Rebecca Atkinson

Please do not touch...

Rebecca Atkinson, 02.10.2012
Should we let visitors handle objects?
Should museums let visitors touch objects from their collections? It’s a question that provokes passionate responses from many museum professionals, no matter what side of the fence they sit.

Gloves, replicas and even virtual objects are all alternatives to letting members of the public touch “real” museum objects deemed too valuable or delicate to be handled directly.

The pros and cons of these approaches formed part of discussions at the Power of the Real symposium held by Museums Sheffield last week. There were many interesting points raised and exercises undertaken during the day, and some of these will feature in a future issue of Museum Practice on handling objects.  

One of the most powerful parts of the day was the opportunity to handle some of Museums Sheffield’s designated Metalworks collections. As well as touching objects with and without gloves, we also tried pouring water from several of Museums Sheffield’s teapots (which is a lot more fun and insightful than it probably sounds).

My personal highlight was when Lucy Cooper, curator of Metalwork at Museums Sheffield, brought out Hope by the Japanese artist Kyoko Kumai, three woven stainless steel “balls” recently acquired through Art Fund Collect.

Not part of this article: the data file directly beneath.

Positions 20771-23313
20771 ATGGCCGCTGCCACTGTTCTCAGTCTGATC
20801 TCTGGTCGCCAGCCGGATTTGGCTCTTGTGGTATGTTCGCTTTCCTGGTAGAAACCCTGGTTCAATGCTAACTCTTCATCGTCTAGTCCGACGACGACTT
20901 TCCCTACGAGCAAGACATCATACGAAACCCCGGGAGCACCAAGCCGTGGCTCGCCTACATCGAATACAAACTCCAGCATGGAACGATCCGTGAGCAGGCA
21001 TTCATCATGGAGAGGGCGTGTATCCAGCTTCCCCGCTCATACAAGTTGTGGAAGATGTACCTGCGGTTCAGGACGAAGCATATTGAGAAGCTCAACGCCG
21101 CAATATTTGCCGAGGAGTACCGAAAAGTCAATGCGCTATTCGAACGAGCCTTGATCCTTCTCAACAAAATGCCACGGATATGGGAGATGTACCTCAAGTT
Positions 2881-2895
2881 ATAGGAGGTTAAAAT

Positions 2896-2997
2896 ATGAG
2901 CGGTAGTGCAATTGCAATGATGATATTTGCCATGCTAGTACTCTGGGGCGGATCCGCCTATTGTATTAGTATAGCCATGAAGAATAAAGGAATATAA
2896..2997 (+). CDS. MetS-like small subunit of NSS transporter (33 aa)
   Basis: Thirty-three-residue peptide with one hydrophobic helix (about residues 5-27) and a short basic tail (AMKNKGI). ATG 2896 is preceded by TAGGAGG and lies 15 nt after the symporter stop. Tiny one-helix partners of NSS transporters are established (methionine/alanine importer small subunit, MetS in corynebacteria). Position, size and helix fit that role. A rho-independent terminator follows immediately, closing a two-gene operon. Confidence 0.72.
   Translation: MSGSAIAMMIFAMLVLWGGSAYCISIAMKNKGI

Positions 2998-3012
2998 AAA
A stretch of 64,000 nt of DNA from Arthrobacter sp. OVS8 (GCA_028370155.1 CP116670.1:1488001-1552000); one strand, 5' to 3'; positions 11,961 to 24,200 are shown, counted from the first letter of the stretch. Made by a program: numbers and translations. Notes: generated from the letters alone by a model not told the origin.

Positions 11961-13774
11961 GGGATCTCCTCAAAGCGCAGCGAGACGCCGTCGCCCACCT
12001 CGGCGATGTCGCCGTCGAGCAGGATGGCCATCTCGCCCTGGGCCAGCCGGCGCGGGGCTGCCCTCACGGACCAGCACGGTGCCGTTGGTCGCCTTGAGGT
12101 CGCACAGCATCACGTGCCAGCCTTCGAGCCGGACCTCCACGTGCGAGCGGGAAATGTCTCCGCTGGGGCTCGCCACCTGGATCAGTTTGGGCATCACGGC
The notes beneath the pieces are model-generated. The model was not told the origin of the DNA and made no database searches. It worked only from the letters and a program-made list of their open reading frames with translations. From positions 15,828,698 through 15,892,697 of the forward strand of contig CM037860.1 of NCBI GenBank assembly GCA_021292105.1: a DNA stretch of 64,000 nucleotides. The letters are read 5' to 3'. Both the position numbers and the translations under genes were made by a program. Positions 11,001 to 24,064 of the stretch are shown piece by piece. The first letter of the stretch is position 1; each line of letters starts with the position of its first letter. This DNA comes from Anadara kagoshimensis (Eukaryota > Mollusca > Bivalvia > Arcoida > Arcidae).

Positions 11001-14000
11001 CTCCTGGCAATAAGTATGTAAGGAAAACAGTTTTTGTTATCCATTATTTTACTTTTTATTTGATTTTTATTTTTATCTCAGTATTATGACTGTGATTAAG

The artwork will be used to help mark next year's centenary of the invention of stainless steel in Sheffield. But, as Cooper explained, the objects offer value beyond their potential for display; the durable nature of stainless steel means they are ideal for handling.

As well as illustrating an artistic response to stainless steel, they are really wonderful to touch and are perfectly sized for adult and children's hands. Each one provoked an incredibly tactile response in me and many other people attending the symposium.

Being able to hold the object meant I was able to admire the way the light from the windows was reflected in the metal surface and filtered through each strand – something that wouldn’t be possible if I was simply viewing it in a display case.

The experience sparked discussion about the value of display and raised an important question: is display the most effective way to use objects or are some objects (such as Kumai’s artworks) more powerful when they can be touched and used – in short, “experienced”.  

At the start of the symposium, Museums Sheffield posed several questions about touch, a few of which I've reproduced below:
  • Should we wear gloves when handling objects?
  • How might our response to an object change if we can touch it?
  • Does it matter if we use replica objects for handling?
  • Is it more important that a few people can touch an object or that many people can view it in a case? 
  • Is it better to handle objects ourselves or be “shown” them by staff?
  • Are there any objects that shouldn’t be touched?

I’d be really interested to hear other people’s opinions and experiences on this issue so please use the comment boxes below.